In the beginning, Airamett sounds more like an adult pretending to be cool like a kid. You know how adults speak when they are trying to be cool like their kids, but they still inject their adult thought processes, and use the teen vernacular somewhat out of context? It is really awkward, and embarrassing when you say to yourself..."That's not how a teen would talk, she sounds more like her overbearing mother." realizing you must sound the same way to your children when you try to be their "friend".

When the middle arrived, I was finally able to take a breath, and enjoy the nice even pace of natural character and world building progression. The mechanical errors came to a screeching halt, the main character started becoming believable, and the supporting cast really jumped in and gave the story much more depth, and it all really brought the story to life, and made the read very enjoyable, I was engrossed. The author had achieved "Nirvana" with her work.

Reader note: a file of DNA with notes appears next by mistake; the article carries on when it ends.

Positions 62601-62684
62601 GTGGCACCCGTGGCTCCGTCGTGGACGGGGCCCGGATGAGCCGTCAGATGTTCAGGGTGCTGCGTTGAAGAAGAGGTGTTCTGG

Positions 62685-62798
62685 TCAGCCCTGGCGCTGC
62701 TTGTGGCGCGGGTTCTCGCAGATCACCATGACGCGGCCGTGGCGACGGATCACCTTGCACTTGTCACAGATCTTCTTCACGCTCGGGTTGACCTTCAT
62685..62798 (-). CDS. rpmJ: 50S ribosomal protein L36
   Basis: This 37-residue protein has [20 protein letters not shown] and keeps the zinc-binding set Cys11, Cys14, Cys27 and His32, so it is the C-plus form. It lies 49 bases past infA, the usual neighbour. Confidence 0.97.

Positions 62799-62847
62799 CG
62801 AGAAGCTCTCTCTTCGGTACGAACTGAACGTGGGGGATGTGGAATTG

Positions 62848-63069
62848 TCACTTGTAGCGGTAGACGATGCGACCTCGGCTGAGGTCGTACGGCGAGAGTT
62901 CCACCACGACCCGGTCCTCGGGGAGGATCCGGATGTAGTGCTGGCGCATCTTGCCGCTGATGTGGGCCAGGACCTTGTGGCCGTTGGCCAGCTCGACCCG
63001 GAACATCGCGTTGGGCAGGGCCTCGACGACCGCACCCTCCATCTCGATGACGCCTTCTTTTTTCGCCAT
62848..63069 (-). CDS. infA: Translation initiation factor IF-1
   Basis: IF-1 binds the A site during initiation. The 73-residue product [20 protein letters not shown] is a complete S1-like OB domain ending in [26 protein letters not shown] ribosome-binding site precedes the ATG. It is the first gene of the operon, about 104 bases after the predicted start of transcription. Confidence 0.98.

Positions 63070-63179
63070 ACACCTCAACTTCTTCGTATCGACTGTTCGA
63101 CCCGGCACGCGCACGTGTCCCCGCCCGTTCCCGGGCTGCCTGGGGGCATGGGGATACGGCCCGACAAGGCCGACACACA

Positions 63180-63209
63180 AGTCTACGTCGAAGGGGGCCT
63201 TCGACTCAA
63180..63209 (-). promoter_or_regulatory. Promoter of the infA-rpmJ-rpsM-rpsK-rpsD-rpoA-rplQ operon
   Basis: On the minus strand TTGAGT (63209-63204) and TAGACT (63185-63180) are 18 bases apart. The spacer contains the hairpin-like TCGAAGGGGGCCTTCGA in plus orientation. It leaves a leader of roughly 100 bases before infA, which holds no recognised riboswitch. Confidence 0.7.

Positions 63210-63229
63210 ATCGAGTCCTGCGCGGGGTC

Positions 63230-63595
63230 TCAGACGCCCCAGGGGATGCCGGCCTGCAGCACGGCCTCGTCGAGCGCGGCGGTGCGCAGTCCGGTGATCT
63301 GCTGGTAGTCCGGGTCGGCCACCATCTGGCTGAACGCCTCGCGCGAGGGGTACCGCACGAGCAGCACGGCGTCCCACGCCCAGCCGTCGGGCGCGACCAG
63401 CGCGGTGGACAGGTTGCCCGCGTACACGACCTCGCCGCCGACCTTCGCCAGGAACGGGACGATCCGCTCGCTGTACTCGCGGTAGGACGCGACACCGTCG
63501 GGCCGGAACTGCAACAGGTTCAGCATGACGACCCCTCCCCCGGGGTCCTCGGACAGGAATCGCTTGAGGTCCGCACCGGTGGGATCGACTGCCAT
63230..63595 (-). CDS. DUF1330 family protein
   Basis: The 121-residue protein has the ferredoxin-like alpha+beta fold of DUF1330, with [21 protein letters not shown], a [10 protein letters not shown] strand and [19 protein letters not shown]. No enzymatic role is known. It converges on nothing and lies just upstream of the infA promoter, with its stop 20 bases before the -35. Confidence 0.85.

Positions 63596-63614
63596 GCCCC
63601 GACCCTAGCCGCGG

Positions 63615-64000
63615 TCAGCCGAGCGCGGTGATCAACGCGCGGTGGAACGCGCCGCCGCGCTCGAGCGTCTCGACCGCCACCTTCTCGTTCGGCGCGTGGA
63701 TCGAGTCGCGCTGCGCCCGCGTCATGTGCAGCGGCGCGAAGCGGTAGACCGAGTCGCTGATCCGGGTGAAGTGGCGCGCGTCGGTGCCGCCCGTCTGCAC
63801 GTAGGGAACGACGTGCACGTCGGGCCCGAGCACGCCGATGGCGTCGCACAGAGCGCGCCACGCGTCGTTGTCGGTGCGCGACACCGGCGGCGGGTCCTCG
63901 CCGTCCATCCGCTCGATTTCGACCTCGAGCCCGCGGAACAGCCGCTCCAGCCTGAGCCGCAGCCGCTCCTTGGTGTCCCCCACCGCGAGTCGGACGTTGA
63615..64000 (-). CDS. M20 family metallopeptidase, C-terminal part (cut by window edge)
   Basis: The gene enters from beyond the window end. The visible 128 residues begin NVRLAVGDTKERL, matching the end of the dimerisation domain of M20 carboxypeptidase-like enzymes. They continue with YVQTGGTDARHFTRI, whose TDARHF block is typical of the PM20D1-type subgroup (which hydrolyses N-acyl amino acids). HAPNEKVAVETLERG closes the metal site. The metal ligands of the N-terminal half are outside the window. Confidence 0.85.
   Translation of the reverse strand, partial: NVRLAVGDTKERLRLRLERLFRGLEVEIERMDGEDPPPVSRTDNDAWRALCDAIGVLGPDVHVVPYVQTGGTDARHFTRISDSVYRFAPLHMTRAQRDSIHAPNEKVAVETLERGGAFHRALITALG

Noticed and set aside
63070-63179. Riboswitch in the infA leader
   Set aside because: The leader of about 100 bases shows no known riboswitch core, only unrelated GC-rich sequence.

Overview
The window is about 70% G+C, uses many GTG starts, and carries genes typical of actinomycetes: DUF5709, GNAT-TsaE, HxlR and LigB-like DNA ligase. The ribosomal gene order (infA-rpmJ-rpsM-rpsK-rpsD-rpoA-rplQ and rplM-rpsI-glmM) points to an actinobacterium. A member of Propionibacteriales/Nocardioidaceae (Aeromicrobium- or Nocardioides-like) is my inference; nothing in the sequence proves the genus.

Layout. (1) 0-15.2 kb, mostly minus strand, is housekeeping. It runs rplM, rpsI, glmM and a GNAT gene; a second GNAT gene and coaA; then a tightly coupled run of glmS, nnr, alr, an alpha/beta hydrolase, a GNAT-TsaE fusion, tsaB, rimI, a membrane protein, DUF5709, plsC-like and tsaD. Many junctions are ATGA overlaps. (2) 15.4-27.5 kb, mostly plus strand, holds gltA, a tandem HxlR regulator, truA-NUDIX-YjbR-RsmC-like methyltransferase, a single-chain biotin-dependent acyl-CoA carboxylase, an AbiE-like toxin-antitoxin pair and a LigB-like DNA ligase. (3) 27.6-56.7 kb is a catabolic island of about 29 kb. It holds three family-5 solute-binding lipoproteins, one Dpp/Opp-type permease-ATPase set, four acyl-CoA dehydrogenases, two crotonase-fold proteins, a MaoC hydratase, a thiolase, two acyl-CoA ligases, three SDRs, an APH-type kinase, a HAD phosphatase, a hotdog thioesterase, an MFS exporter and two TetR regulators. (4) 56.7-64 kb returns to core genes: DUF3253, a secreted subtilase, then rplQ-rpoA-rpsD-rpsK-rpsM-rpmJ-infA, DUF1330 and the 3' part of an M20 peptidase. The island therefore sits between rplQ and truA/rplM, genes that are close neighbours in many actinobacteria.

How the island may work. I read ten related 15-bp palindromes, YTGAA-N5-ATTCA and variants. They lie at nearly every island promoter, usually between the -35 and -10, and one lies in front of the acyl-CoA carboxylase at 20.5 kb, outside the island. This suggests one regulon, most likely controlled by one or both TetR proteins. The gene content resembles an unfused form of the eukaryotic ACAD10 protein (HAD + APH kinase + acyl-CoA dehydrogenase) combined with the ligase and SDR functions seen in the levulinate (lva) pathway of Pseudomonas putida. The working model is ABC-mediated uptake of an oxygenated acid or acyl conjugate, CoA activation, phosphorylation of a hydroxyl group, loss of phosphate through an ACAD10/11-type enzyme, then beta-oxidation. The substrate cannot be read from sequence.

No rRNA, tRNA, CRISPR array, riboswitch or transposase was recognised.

Then came the ending... Womp, womp, waaaaaaaaaa...... It was a four star book up until the final few chapters. Here we go again, character building at the speed of light, slapping parts together with no real rhyme or reason why. Airamett became a spoiled little tween snot for some reason. (No, love doesn't cause that much of a digression into tweendom, maybe some immaturity because of the experience of it, but de-evolving into a middle schooler..? Then the character building started to clone "Twilight", it was really annoying, mostly because I find Bella Swan annoying to begin with, only to see her now reappearing as Airamett, ugh, I wanted to bang my head when one character said to another as they were discussing vampires (the spelling with the "y" as opposed to the "i" is so corny and middle schoolish. Spell it right, this isn't trying to impress the emo and goth kids at recess.) and one said to the other... "This isn't the CW". I stopped and said out loud... "This isn't Twilight either pally..." Grayson? He is horribly unbelievable, nothing about his character is consistent except for his un believably, do yourself a favor, kill him off in the first chapter of book two, and let her go to Jareth. Speaking of Jareth, he is a much more believable vampire, and bravo for that character, he was consistent from beginning to end, I would suggest using him as a model for the foundation of other vampire characters. Dylan was very consistent as well, bravo on him. Now to the fighting in the end... Do you really need pages of repeated clawing and tearing while the little girl just sits screaming "No, Stop!" It started to feel like raising the word count was the idea behind all of the fighting in the final part of the book, far too much repetition of the description of fighting moves. I started skimming words, that was the final straw, there went the fourth star. When I start skimming sentences, its over, my interest is gone, and now it is just gathering what key information needed to get to the next page, which finding out Jareth's father was Greyson was far too late in coming. That should have come near the fight Greyson and Jareth had when Greyson called him "Boy". That quip would have been a great opportunity to bring in the fact they were Father and Son, not when they both magically pop up out of nowhere at the shack in the swamps in the end.